I never thought I would say it, but you must go through something in order to gain experience for your true calling. Going through foster care affected my life by making me stronger.
My mom was an alcoholic and heroin addict who would eventually die from her addiction. She would lose track of time and leave us alone for long periods. She would think, “Oh, I left the pancake batter there for them a few hours ago … they have enough to eat.” In reality it would have been weeks, and we couldn’t cook because the electricity had been turned off — we had to add water and drink the batter. Eventually my aunt called Child Protective Services because the skin on my bottom was eaten so badly by roaches and mice. That’s how the state got involved.
I went into foster care at age 5 with a sister who is three years older than me, and my younger brothers, Mark and Robert. Rob and I were the only ones who stayed together. Mark, who was a newborn when we entered care, got adopted when he was around 3. I remember the caseworkers telling us, “Say goodbye to your brother … He’s young enough to forget about everything, to forget about all of this and have a normal life.” We were like, “Why would he want to forget about us?” I remember feeling, “Oh, it CAN get worse?” We thought that the worst was being taken from mom. I’ve never reconnected with him; I’ve been looking for him forever.
I also was separated from my sister after she tried to protect me from three boys in one of our first foster homes. She landed in a group home where a group of girls held her down and burned her with cigarettes. We used to visit her until she started running away. She had to get out of there. She grew up on the streets.
In many ways I had a more positive experience in care. But I endured years of sexual abuse by two older foster brothers (I called them foster monsters). My rapes were treated lightly, covered up. When I received my records years later, they said, “Tanya is experimenting with her foster brothers.” They never mentioned I was used as a sex slave for years.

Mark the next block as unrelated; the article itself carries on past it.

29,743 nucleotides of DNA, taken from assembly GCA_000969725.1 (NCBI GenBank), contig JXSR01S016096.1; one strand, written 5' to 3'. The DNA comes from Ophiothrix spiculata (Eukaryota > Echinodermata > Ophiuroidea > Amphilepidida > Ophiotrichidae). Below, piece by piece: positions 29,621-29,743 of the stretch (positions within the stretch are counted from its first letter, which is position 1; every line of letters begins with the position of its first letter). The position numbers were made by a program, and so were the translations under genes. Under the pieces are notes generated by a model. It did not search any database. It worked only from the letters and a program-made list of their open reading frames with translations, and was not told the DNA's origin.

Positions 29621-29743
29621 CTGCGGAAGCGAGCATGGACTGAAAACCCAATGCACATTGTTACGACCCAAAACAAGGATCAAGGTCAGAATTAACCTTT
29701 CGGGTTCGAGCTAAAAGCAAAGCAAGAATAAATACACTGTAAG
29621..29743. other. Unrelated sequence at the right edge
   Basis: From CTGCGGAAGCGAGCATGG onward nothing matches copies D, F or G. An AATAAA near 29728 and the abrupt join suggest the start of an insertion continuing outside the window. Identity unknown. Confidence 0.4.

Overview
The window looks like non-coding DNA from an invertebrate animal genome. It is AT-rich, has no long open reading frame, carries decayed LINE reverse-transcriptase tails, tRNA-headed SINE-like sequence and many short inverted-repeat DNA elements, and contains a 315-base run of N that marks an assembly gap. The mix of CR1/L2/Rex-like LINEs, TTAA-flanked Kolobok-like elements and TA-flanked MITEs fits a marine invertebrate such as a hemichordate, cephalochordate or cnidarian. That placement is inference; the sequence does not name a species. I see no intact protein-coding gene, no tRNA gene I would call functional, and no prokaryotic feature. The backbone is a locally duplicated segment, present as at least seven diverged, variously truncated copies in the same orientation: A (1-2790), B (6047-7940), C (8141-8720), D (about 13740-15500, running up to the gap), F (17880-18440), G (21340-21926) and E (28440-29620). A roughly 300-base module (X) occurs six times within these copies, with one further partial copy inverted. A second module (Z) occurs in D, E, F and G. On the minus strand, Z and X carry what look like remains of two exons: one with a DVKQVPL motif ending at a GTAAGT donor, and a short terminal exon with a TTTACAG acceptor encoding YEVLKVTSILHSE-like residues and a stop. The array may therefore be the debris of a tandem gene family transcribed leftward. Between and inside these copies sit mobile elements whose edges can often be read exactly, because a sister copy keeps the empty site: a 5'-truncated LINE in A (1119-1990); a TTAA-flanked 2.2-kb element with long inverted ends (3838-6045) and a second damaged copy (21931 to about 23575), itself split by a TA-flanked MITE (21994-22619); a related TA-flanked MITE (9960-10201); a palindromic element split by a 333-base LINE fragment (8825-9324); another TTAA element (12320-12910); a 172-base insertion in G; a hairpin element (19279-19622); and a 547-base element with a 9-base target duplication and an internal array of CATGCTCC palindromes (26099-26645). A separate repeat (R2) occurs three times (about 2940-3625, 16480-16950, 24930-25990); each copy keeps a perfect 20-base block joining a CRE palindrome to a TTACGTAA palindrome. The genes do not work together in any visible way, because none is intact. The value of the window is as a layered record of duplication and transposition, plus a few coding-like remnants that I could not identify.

It’s somewhat ironic that I faced sexual abuse in foster care. Though my mother had major issues, she never let men near us — my aunt and I suspected that she had been molested herself, because she was extremely protective in that way. I could have been adopted by my foster family, but chose not to because they had adopted one of my abusers. So there I was, aging out of care for the first time, without even a bank account. I was given the option to “go to the military” or sign myself back into state care and go to a girls’ residence. I chose the residence.
This place actually saved my life! Sister Lillian, a nun at St. Helena’s, and a counselor, Gamilah, taught me how to love myself, how to turn pain into art. I discovered my many hidden talents and learned that I can help others going through similar experiences. I also learned not to focus on the bad things that happen but the good things–like living in a neighborhood where I no longer faced the challenges of Brooklyn group homes, and having a family that never called me “foster” – most of my friends had no idea that I was in state care.
I aged out for a second time at 21, got a modeling contract and later went to Paris to model. I am thankful for those days as I discovered the world! I also found good people who taught me how to live a life with meaning.
For years I was used to hotels and traveling, so I never set up a permanent home until my first daughter was born. She inspired me to earn my Bachelors of Applied Science from NYU. And Rob inspired me to help abused and neglected kids. I wrote Surviving Foster Care and Making It Work For You, to give advice to youth in foster and group homes. I also started FosterKidsUnite, Inc., to help aged-out foster youth and those without parents who are seeking higher education. We provide scholarships and send gift boxes during December exams.
My best advice to kids going through foster care: Know that you have a divine purpose and everything you experience will make you stronger — IF you maintain your sanity and get therapy. Even if you’re going through abuse, applaud yourself for sticking around and not bailing out on life. Once you get proper help, this too shall pass and then you can help others heal with your talents or gifts.
Sister Lillian and Gamilah helped me break my angry shell and get to the good of Tanya, of me. You can’t hold onto anger or past hurt. Talk or write about it, release it and let it go! The best thing my foster mom ever said to me: “Sometimes your parents are only a vehicle to get you here!” You will meet many who will help carry you through, but you must do the work to get to your destination.
Published on May 28, 2015 as part of Children’s Rights’ “Fostering the Future” campaign. The opinions expressed herein are those of the blog author and do not necessarily represent the views of Children’s Rights or its employees. Children’s Rights has not verified the author’s account.